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Live Longer, Better®

Dan Buettner is a Blue Zones speaker and author

Dan Buettner

“The calculus of aging offers us two options: We can live a shorter life with more years of disability, or we can live the longest possible life with the fewest bad years. As my centenarian friends showed me, the choice is largely up to us.”
– Dan Buettner

Dan Buettner at TEDMED 2011

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Dan Buettner - Chief Executive Officer of Blue Zones and New York Times best-selling author


Dan Buettner is a National Geographic Fellow and multiple New York Times bestselling author.  He has discovered the five places in the world – dubbed Blue Zones – where people live the longest, and are healthiest. His New York Times Sunday Magazine article about these places, “The Island Where People Forget to Die,” was one of the Times’ most popular and his National Geographic cover story “The Secrets of Living Longer” was a finalist for a National Magazine Award.

Buettner works in partnership with Healthways, municipal governments, and various insurance companies to implement the program in more than 20 cities so far, and has dramatically improved the health of more than 5 million Americans to date.  Their strategy focuses on optimizing the local environment.

His books The Blue Zones: Lessons for Living Longer from the People Who’ve Lived the Longest and Thrive: Finding Happiness the Blue Zones Way have remained bestsellers, along with his new book THE BLUE ZONES SOLUTION: Eating and Living Like the World’s Healthiest People, and have appeared on The Today Show, NBC Nightly News, Good Morning America, Dr. Oz, NPR, and Oprah.

Dan also holds three Guinness Book of world records in distance cycling.

“Dan’s insight was an invaluable addition to the event.”

-Bill Clinton

“You blessed so many of our clients and staff alike! Thank you so much for joining us at MasterMind Summit 2013.”

-Brian Buffini, Buffini & Company

“Dan was one of the highlights at our quarterly company meeting. Employees described him as ‘eye opening’ and awesome!”

-Tony Hsieh,

“Dan was amazing!! Everyone loved him!”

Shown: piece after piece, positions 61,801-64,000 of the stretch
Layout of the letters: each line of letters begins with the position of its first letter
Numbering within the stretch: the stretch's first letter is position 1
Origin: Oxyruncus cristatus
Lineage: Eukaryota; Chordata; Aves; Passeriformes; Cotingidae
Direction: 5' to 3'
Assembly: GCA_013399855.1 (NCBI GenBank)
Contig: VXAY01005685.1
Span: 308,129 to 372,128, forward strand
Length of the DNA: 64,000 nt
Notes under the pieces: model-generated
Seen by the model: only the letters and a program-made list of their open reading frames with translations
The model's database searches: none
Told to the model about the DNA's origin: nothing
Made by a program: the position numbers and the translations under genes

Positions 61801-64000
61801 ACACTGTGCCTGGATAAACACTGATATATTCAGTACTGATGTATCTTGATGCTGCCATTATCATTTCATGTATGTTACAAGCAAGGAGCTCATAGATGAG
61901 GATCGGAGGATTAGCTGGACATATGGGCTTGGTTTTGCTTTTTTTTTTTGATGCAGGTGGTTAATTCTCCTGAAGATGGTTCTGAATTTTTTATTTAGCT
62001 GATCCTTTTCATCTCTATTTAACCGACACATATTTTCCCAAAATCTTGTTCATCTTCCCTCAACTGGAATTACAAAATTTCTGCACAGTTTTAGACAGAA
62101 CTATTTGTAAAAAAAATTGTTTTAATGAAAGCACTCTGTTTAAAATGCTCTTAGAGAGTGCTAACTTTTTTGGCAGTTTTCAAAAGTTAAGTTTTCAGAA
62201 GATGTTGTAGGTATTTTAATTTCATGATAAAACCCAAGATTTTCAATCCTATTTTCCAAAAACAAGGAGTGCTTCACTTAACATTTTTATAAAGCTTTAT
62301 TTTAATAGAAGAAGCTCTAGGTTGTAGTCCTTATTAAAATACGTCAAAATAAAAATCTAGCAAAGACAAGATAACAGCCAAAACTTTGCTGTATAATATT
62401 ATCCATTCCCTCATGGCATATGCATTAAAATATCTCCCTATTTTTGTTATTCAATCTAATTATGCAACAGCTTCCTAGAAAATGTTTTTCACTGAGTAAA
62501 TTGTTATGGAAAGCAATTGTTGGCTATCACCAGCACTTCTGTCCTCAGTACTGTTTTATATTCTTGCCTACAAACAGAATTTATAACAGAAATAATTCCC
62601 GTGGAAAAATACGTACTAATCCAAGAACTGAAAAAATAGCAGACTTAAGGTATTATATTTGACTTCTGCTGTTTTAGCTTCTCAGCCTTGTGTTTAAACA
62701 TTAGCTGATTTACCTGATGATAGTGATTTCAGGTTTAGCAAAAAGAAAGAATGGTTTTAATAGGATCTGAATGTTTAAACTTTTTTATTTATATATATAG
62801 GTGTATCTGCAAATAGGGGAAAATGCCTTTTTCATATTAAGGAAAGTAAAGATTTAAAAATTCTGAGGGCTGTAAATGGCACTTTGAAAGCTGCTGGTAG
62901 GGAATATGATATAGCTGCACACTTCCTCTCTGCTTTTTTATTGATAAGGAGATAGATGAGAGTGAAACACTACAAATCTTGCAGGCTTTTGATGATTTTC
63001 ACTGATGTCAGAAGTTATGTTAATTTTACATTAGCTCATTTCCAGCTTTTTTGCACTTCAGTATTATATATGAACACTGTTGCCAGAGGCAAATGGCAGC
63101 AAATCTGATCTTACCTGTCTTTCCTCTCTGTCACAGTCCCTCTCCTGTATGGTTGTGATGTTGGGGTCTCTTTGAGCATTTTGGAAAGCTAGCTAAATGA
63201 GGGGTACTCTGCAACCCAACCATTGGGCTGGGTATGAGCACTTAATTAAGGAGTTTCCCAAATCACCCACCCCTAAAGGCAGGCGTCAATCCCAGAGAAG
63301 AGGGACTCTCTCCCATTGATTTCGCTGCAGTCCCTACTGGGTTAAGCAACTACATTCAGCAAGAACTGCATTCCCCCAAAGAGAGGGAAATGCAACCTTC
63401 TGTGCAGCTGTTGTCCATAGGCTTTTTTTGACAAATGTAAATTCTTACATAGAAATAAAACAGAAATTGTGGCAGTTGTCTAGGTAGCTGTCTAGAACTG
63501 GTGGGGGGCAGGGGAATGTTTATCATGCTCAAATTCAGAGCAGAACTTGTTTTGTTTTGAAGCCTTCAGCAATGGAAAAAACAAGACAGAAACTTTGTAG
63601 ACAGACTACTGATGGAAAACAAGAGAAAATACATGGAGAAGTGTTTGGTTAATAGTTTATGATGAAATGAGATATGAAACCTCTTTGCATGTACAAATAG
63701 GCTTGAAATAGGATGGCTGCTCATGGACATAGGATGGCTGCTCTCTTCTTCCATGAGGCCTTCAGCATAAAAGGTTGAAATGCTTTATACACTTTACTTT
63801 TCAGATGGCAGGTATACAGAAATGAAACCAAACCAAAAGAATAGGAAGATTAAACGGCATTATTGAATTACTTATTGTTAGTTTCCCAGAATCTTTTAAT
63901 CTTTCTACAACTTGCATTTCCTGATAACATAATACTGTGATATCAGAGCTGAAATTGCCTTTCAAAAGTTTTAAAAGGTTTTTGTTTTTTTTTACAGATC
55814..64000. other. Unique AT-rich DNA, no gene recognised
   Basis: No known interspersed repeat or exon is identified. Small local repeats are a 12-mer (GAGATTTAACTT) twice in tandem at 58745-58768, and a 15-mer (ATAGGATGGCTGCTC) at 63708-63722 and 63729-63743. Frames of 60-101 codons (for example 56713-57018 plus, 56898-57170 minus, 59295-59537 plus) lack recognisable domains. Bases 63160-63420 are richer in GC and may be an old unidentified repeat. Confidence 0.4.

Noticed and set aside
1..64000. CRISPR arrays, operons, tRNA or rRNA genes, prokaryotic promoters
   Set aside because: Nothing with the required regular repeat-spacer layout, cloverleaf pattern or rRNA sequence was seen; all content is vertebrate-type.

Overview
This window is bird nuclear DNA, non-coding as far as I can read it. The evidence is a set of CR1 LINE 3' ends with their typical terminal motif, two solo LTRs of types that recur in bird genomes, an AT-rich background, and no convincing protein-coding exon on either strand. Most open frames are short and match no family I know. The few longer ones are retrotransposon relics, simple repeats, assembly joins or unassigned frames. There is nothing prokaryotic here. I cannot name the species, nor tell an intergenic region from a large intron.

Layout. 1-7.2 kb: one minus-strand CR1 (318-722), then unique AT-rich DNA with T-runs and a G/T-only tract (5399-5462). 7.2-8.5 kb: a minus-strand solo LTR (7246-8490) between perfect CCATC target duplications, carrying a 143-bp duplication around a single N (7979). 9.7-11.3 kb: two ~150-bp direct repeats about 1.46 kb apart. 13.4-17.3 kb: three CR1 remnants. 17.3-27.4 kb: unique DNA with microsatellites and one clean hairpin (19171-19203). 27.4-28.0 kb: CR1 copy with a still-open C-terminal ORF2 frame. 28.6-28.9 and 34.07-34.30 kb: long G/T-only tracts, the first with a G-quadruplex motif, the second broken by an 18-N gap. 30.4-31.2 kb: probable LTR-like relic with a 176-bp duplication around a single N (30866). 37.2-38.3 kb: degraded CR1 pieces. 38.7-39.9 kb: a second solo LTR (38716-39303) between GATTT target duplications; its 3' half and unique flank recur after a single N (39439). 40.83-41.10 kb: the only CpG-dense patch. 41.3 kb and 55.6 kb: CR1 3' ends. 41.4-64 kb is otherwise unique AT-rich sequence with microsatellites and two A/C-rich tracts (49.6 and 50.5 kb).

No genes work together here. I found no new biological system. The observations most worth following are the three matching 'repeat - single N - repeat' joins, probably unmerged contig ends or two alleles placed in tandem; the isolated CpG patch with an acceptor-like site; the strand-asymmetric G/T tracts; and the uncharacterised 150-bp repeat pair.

-Capital Blue Cross

“He was just brilliant!  Our attendees gave Dan a much-deserved standing ovation and were left buzzing about his work long after his talk.”

-Positive Psychology Center University of Pennsylvania

“I could have listened to him for days.”

-Attendee at Employers’ Health Symposium

“I have rarely seen a speaker who is as comfortable up on stage giving his presentation as Dan Buettner, plus he felt fresh and excited about the material.”

-Mountain Film in Telluride

“With 98.6% of attendees rating him “Excellent”, Dan was our best speaker ever.”

-Employers Health

“Dan did such a stellar job at our conference. We have no idea how we’ll fill his shoes the next time we put on this event.”

-Blue Cross Blue Shield of Minnesota

Speaking Topics

Healthy man swimming to live longer

To find the path to long life and health, Dan Buettner and his team study the world’s “Blue Zones,” communities whose elders live with vim and vigor to record-setting age. In his talk, he shares the 9 common diet and lifestyle habits – Power 9® – that keep them spry past age 100. What should you be doing to live a longer life? Dan Buettner debunks the most common myths and offers a science-backed blueprint for the average American to live another 12 quality years.

Happy boy thriving

Where we live–not education, marital status or wealth– is the biggest, controllable factor that determines our happiness. For his book Thrive, Dan Buettner worked with Gallup, The World Values Survey and the World Data Base on Happiness to identify four pockets around the world where people report the highest levels of well-being, then determined what they have in common. What can communities do to maximize well-being? And more importantly, what can we do as individuals to stack the deck in our favor?

Community involvement results in active living

In 2009, Albert Lea, Minnesota, a statistically average American city, completed a one-year community health experiment that raised life expectancy by three years, trimmed a collective 12,000 pounds off waistlines and dropped healthcare costs of city workers by some 40% – and they’ve continued to sustain the results.  Harvard’s Dr. Walter Willett called the results “stunning”. Hear how one typically unhealthy American city reversed the trend, re-shaped their environment to live longer, better, and boosted happiness. They got healthier without thinking about it.